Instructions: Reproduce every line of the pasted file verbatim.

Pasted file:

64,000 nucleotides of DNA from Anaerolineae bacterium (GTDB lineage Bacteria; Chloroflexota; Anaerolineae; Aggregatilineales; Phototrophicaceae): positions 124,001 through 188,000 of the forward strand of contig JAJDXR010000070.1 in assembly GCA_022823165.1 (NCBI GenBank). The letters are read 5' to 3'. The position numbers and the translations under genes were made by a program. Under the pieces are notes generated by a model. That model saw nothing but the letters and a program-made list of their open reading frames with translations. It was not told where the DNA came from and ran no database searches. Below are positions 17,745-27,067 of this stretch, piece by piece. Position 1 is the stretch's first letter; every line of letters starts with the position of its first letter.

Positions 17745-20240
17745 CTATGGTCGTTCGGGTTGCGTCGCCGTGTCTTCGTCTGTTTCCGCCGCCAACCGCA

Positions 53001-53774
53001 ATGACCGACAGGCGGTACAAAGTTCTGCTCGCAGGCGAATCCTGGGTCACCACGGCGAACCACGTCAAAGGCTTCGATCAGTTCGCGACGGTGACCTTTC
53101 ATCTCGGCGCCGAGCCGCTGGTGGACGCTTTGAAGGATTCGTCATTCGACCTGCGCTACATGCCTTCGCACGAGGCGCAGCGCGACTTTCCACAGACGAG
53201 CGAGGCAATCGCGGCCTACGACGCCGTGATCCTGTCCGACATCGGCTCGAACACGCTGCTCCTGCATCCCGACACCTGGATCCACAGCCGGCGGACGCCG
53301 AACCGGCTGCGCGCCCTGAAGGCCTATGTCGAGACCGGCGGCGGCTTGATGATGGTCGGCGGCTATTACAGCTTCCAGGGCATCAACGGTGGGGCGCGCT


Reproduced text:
64,000 nucleotides of DNA from Anaerolineae bacterium (GTDB lineage Bacteria; Chloroflexota; Anaerolineae; Aggregatilineales; Phototrophicaceae): positions 124,001 through 188,000 of the forward strand of contig JAJDXR010000070.1 in assembly GCA_022823165.1 (NCBI GenBank). The letters are read 5' to 3'. The position numbers and the translations under genes were made by a program. Under the pieces are notes generated by a model. That model saw nothing but the letters and a program-made list of their open reading frames with translations. It was not told where the DNA came from and ran no database searches. Below are positions 17,745-27,067 of this stretch, piece by piece. Position 1 is the stretch's first letter; every line of letters starts with the position of its first letter.

Positions 17745-20240
17745 CTATGGTCGTTCGGGTTGCGTCGCCGTGTCTTCGTCTGTTTCCGCCGCCAACCGCA

Positions 53001-53774
53001 ATGACCGACAGGCGGTACAAAGTTCTGCTCGCAGGCGAATCCTGGGTCACCACGGCGAACCACGTCAAAGGCTTCGATCAGTTCGCGACGGTGACCTTTC
53101 ATCTCGGCGCCGAGCCGCTGGTGGACGCTTTGAAGGATTCGTCATTCGACCTGCGCTACATGCCTTCGCACGAGGCGCAGCGCGACTTTCCACAGACGAG
53201 CGAGGCAATCGCGGCCTACGACGCCGTGATCCTGTCCGACATCGGCTCGAACACGCTGCTCCTGCATCCCGACACCTGGATCCACAGCCGGCGGACGCCG
53301 AACCGGCTGCGCGCCCTGAAGGCCTATGTCGAGACCGGCGGCGGCTTGATGATGGTCGGCGGCTATTACAGCTTCCAGGGCATCAACGGTGGGGCGCGCT